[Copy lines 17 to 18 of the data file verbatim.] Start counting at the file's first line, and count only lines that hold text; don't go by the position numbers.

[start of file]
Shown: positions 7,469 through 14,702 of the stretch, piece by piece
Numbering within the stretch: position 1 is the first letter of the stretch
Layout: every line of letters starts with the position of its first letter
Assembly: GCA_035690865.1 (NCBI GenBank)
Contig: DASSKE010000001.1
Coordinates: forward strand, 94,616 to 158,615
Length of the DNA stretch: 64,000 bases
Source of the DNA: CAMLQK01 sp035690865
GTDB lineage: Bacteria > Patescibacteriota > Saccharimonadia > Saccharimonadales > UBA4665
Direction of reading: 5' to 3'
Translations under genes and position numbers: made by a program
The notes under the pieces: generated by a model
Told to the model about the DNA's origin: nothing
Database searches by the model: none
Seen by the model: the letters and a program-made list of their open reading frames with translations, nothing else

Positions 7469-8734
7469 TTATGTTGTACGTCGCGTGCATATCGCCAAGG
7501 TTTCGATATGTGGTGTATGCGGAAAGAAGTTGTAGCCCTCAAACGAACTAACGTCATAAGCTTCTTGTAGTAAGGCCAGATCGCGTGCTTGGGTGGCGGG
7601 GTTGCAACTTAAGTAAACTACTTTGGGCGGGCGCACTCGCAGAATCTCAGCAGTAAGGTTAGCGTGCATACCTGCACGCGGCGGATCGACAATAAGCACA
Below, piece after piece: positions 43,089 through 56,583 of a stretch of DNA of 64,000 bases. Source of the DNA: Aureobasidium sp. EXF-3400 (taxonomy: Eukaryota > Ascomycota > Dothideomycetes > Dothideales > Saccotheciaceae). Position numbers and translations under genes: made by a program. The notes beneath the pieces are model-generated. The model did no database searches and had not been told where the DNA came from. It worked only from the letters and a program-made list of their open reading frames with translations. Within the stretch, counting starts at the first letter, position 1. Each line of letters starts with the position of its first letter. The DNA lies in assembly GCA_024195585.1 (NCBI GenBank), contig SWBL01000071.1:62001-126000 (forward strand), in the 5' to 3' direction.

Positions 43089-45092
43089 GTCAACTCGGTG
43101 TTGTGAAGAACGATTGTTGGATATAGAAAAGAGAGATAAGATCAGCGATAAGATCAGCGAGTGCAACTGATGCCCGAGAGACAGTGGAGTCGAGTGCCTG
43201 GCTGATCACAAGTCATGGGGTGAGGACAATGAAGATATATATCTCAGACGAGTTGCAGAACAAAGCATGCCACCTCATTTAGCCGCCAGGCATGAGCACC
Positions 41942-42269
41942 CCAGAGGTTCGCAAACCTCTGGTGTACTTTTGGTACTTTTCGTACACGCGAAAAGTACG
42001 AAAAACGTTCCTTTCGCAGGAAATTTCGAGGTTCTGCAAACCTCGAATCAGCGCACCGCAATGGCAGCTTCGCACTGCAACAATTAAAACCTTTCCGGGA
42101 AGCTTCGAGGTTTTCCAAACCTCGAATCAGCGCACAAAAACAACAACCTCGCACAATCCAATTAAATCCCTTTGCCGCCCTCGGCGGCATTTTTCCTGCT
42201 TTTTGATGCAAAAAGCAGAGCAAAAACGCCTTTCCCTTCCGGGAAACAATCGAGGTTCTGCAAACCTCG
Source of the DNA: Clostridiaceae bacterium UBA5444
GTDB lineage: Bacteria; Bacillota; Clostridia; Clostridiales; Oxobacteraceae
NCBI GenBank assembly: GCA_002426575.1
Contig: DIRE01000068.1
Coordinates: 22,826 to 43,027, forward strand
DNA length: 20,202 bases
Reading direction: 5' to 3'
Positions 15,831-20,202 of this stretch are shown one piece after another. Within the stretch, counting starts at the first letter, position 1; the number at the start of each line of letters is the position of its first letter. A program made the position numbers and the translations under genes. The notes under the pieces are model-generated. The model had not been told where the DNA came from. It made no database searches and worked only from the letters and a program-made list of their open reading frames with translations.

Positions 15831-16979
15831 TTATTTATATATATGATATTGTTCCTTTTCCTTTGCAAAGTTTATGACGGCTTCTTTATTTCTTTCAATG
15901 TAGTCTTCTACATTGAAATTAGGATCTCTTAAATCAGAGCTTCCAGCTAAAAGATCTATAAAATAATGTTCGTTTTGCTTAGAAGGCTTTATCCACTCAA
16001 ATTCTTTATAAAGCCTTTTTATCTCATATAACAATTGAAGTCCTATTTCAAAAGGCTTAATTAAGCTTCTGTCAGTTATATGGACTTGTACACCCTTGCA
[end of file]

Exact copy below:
7469 TTATGTTGTACGTCGCGTGCATATCGCCAAGG
7501 TTTCGATATGTGGTGTATGCGGAAAGAAGTTGTAGCCCTCAAACGAACTAACGTCATAAGCTTCTTGTAGTAAGGCCAGATCGCGTGCTTGGGTGGCGGG